I'm preparing all the parts for the second priming session and hopefully I'll be onto the color painting sessions in a few days.


November 11, 2010: The past two days have been spent continuing the sanding after the initial primer layer. Finding surface defects and sanding, filling, and fixing them. The break up the laborious task, I'm detaling up the middle sections of the fin funnels. One of the things I hated most about the MG kit is the lack of details on the funnel sections. So, some measurements were taken and then the lack luster middle square pieces were sawed off.

Raw materials for building the details. Styrene sheet base, styrene rod, styrene strips, some metal beads, and a resin thruster. Using measurements taken from the orignal part, an outline was down on the styrene base. Styrene strips were glued together for the walls of the detail part.

Once the walls were solid, they were cut, sanded, and placed on the styrene base with the other parts for a test fitting. Satisfied with the test fit, the wall pieces are glued into place and clamped down to cure overnight.

With the wall and the base solidly glued to one another, the excess areas were cut and sanded. The walls were then beveled with a sanding stick.

After beveling, the tubes, metal collars, and thruster are placed into the box for a test fit. Satisfied with this, the parts are glued into place using epoxy glue for strength and a longer working time than CA glue would give. Now the new detail part can be compared with the old piece. It may look a little odd, but once primed and painted, this should be a big improvement over the old design.

I built one master. I have 6 fin funnels to fix, so time to make copies. First thing is to build a box with a small amount of playdough at the bottom to hold the detail piece in place. Silicon rubber is mixed and poured into the mold box. This box is placed into my pressure pot to sit over night while the silicon cures.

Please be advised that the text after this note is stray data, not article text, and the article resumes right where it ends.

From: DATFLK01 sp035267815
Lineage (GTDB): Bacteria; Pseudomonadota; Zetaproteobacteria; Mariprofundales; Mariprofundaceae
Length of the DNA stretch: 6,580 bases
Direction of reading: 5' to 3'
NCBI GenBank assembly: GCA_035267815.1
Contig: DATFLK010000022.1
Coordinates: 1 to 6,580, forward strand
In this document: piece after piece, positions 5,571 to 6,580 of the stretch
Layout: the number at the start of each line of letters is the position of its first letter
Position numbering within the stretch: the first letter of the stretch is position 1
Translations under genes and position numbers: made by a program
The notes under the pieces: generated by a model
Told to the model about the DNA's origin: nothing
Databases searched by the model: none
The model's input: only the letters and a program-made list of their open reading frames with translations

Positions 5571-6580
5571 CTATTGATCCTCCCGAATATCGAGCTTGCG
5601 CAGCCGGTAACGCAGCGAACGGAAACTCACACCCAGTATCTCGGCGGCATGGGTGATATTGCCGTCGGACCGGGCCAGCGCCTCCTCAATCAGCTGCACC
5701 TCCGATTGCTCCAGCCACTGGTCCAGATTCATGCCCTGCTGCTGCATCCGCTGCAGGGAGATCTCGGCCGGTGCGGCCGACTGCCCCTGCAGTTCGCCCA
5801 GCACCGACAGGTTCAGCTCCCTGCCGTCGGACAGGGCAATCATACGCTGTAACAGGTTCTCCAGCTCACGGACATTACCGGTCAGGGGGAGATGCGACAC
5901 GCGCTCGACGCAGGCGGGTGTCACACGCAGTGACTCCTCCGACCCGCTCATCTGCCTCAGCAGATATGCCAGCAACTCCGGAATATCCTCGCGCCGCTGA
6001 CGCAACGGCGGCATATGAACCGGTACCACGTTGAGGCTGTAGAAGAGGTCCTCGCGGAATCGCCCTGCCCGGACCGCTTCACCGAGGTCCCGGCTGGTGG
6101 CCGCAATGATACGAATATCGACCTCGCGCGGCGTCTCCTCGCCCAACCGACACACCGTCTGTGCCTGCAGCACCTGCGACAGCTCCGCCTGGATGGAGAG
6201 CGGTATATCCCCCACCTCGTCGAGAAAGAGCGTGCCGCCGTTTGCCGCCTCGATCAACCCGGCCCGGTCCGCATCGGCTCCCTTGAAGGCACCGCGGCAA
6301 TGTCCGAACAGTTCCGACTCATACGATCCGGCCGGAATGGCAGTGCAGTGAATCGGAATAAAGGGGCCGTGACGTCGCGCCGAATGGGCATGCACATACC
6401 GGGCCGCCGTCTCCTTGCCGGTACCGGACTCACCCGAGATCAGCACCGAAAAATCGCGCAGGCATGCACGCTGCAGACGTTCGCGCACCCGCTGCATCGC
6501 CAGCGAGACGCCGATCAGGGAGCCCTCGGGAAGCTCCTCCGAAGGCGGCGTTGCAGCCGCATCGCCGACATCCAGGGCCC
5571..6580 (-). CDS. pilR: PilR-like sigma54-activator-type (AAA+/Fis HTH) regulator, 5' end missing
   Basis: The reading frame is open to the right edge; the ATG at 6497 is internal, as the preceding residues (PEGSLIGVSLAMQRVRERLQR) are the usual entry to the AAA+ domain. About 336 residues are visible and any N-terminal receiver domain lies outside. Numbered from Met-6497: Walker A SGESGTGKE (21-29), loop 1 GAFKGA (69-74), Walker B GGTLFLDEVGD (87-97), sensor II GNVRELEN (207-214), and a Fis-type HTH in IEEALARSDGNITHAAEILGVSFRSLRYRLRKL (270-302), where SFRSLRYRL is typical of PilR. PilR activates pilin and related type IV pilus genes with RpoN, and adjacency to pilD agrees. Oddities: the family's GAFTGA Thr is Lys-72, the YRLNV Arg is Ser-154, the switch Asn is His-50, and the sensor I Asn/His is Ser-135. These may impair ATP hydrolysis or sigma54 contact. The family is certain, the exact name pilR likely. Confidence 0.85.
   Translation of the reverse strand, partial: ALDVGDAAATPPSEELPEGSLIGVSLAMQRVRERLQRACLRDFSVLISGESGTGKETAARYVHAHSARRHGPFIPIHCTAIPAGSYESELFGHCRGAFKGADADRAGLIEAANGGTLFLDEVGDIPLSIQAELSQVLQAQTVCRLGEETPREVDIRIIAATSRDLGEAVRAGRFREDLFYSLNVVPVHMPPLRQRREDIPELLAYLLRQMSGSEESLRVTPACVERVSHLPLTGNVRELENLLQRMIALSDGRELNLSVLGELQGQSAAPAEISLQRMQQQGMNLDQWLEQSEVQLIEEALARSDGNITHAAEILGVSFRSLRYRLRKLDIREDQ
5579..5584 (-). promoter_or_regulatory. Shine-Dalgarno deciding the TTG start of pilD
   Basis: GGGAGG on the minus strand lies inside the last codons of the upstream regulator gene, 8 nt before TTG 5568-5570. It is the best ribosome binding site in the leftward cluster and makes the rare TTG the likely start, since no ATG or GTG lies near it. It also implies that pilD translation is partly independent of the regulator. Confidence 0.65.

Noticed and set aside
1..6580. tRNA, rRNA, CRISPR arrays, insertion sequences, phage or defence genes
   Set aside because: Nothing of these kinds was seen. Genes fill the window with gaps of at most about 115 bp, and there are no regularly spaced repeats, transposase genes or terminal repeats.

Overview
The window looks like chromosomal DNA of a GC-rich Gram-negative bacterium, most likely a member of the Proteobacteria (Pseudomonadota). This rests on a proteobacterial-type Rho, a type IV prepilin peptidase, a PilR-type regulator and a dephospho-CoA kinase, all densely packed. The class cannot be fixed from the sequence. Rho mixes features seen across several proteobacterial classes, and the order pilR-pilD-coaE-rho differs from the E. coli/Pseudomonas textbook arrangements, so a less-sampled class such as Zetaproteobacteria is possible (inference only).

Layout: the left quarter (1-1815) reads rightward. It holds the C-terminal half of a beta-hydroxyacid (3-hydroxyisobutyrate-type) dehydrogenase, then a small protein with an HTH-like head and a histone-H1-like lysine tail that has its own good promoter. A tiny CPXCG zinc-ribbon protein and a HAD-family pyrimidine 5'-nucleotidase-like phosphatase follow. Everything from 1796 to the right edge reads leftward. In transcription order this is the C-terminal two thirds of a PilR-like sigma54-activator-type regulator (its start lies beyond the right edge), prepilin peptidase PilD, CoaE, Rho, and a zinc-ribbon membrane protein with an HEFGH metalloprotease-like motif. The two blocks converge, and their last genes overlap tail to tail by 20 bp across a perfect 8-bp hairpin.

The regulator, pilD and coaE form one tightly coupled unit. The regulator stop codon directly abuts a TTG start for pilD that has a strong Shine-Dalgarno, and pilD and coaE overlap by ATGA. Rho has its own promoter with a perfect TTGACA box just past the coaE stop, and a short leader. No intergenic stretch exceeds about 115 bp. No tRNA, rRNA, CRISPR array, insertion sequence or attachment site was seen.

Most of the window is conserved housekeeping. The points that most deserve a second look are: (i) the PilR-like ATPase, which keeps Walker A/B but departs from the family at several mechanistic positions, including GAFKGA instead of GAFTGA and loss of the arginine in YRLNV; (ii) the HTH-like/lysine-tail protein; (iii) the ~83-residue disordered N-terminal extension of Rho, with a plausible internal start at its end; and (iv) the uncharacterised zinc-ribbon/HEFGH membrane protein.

I filled the gap in the shield with light curing putty and sanded it down. Primer will be needed to check the gap.

Contining with the gap fix on the funnel system units, the gaps are fixed.

The back of the legs have tubing and looked a little on the plain side, so a little magnet wire wrapped around the tubes add a little more detailing to this area.


November 17, 2010: Small update. Slow progress as the mold is cured, cleaned up and resin is poured making six copies of the original detail master. The resin poured into the molds were placed into the pressure pot while it hardened cured. The resin pieces were then unmolded and left to fully cure for a few days, then sanded to clean off excess resin. Once cleaned, they were placed in a purple power bath to clean off any residual mold release.

Here's a test fit and comparison picture with the old funnel detail in comparison to the new funnel detail.

The funnels were sanded and prepared for the resin pieces. A few strips of styrene are glued to the funnels to act as a contact structure for the resin detail pieces. Once cured, the excess styrene is sanded down and the resin pieces are glued into place using styrene glue. Once this cures, I finish cleaning up the funnels and get them ready for the initial primer layer.

And finally, since the parts were sitting on the shelf for over a year, after all the clean up and sanding, they were run through the ultrasonic cleaner to thoroughly clean the parts before applying the second layer of primer.




Update Information:

March 10, 2008: Continue work on the MG Hi Nu Conversion kit from Vicious Project.

November 9, 2010: Project resurrection.

November 11 2010: Fin funnel detailing.

November 17 2010: Fin funnel detailing cont.